In-house lawyers spend hours working on the details of the contract ensuring that all decisions of the stakeholders have been accurately reflected. They are relieved to know that their job is done once the signatures are collected on the final draft, but it is not likely so in the real world that most of us live in.

According to our statistics, there has been a strong growth in its caseloads for 2015, with 520 new dispute cases, recording the highest number since 2010. Arbitration has been continually growing as a popular mechanism for dispute resolution, evidenced by the number of international arbitration cases on the rise globally. For in-house counsel, it has become essential that you are prepared to participate in the arbitral process should your company ever become a party in an arbitration case.


One of the most common mistakes we all tend to make during the contract drafting process is that we fail to pay enough attention to dispute resolution clauses. To be realistic, dispute resolution clauses will never attract the same amount of attention as the commercial terms do (unless you do end up having a dispute and are forced to give tremendous amount of attention), but they do deserve much more attention.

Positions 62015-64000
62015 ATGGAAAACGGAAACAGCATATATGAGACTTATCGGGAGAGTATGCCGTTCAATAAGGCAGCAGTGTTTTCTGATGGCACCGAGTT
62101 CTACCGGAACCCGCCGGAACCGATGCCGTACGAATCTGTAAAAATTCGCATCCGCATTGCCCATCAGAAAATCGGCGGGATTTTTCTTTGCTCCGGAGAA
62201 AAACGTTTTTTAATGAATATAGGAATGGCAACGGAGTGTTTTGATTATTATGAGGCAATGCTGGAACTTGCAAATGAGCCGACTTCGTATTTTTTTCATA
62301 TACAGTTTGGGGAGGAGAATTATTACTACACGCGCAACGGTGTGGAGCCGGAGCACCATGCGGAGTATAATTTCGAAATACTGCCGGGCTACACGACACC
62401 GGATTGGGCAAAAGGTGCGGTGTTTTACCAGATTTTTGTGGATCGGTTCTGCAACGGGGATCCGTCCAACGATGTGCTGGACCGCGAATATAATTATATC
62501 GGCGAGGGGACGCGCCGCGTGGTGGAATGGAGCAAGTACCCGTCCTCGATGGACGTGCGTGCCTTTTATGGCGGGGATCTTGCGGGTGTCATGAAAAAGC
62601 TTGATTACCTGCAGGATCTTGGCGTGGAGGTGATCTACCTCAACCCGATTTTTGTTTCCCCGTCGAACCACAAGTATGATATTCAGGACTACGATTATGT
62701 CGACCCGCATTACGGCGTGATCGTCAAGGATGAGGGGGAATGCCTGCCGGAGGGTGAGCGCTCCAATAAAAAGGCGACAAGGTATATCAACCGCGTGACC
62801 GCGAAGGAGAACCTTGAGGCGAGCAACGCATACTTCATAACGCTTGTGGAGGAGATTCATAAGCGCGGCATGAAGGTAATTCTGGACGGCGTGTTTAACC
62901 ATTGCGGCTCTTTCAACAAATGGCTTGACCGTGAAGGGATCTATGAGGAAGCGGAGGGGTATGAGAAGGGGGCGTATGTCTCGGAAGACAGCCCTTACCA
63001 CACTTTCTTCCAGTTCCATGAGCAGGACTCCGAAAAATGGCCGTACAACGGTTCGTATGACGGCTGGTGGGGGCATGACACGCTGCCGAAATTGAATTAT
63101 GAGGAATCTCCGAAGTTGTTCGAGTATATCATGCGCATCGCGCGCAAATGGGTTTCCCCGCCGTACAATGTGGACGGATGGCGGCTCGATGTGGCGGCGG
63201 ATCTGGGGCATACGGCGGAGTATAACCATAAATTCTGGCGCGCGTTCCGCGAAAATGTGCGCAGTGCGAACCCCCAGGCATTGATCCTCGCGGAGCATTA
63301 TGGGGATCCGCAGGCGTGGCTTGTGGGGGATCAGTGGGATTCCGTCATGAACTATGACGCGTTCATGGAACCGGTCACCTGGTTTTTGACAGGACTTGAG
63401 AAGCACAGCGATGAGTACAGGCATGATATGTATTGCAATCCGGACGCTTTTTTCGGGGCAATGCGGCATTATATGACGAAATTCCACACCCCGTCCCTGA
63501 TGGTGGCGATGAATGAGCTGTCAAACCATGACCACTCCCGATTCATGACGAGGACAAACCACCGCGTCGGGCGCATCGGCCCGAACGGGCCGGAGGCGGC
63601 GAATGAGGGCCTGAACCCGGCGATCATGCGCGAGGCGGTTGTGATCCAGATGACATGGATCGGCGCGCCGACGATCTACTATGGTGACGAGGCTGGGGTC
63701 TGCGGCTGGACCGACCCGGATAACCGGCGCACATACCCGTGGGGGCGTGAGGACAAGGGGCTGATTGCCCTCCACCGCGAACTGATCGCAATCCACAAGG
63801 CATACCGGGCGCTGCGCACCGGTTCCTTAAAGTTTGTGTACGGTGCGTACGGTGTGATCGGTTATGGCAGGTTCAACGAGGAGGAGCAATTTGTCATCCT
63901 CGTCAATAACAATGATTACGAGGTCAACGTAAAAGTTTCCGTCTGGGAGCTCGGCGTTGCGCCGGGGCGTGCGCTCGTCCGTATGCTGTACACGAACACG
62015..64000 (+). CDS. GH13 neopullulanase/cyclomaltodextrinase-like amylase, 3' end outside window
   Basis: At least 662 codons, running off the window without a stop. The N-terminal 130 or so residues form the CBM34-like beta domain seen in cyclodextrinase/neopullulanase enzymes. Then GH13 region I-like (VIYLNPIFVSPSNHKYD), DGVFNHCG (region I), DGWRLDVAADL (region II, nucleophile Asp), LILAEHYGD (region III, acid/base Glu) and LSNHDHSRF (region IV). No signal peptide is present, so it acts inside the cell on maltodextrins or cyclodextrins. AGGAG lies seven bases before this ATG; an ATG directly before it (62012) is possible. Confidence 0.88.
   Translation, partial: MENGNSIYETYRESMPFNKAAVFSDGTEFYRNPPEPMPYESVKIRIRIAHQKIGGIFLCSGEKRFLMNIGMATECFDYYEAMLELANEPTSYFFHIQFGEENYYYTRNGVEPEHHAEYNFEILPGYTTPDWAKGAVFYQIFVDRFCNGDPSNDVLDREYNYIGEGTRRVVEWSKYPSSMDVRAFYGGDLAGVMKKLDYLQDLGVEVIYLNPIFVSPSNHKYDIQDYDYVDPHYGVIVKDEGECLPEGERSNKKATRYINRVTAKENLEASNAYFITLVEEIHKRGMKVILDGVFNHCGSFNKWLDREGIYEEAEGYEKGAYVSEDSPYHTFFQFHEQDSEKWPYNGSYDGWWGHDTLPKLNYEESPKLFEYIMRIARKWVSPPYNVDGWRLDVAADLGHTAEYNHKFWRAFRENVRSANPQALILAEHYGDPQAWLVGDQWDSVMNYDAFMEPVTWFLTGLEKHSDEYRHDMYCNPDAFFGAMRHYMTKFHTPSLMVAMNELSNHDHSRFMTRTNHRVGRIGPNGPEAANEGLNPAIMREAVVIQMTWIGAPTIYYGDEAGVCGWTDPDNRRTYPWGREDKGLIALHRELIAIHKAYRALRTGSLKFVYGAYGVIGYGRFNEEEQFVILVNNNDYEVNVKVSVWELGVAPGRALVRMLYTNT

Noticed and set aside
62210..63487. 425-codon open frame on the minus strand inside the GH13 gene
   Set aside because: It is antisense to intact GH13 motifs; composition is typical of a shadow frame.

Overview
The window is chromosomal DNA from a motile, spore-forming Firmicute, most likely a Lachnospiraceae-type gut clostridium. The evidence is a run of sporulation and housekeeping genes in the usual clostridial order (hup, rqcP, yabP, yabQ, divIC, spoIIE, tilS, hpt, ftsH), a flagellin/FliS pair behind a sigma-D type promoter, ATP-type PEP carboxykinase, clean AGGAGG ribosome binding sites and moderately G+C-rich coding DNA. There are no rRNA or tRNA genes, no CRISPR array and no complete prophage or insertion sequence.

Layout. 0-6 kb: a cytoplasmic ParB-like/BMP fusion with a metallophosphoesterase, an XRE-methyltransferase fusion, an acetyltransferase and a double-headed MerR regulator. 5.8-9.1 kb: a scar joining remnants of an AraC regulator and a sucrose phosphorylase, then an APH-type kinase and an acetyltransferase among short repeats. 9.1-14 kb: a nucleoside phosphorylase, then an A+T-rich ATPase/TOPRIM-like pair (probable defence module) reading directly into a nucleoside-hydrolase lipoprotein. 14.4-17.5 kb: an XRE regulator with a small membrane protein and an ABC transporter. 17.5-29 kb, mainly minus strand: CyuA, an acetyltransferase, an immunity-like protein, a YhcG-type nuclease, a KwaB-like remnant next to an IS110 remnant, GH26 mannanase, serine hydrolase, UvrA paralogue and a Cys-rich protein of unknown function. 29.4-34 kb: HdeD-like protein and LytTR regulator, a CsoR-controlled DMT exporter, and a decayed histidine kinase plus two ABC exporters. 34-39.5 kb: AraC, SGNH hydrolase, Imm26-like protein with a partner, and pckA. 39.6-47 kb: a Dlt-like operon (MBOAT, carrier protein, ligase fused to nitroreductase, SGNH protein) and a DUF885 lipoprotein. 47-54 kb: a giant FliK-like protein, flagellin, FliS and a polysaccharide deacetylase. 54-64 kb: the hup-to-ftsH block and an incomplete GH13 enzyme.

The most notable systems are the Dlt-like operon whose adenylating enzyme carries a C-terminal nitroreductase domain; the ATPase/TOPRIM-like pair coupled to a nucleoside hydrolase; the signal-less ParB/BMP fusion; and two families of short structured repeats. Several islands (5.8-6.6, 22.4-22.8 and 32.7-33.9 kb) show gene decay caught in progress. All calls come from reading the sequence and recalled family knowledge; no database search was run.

It is important for in-house counsel to recognise and to advise management of the significance of a well-drafted dispute resolution clause and how it can save both time and cost should the relationship with the partner ever go sour. In negotiating the dispute clause, you need to first consider what type of dispute resolution mechanism would be more suitable for the transaction at issue.

Oct-Dec 2016 issue